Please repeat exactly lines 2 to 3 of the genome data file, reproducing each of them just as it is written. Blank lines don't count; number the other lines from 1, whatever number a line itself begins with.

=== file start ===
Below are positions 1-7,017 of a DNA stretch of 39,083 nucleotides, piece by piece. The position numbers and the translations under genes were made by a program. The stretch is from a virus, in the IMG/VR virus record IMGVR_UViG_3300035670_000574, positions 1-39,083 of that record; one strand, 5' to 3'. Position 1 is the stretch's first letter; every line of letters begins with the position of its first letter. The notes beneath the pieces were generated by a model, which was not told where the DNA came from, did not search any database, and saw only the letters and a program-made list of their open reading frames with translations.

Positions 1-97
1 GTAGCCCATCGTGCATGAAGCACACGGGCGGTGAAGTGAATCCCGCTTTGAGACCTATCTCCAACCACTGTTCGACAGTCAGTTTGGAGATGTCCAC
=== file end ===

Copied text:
Positions 1-97
1 GTAGCCCATCGTGCATGAAGCACACGGGCGGTGAAGTGAATCCCGCTTTGAGACCTATCTCCAACCACTGTTCGACAGTCAGTTTGGAGATGTCCAC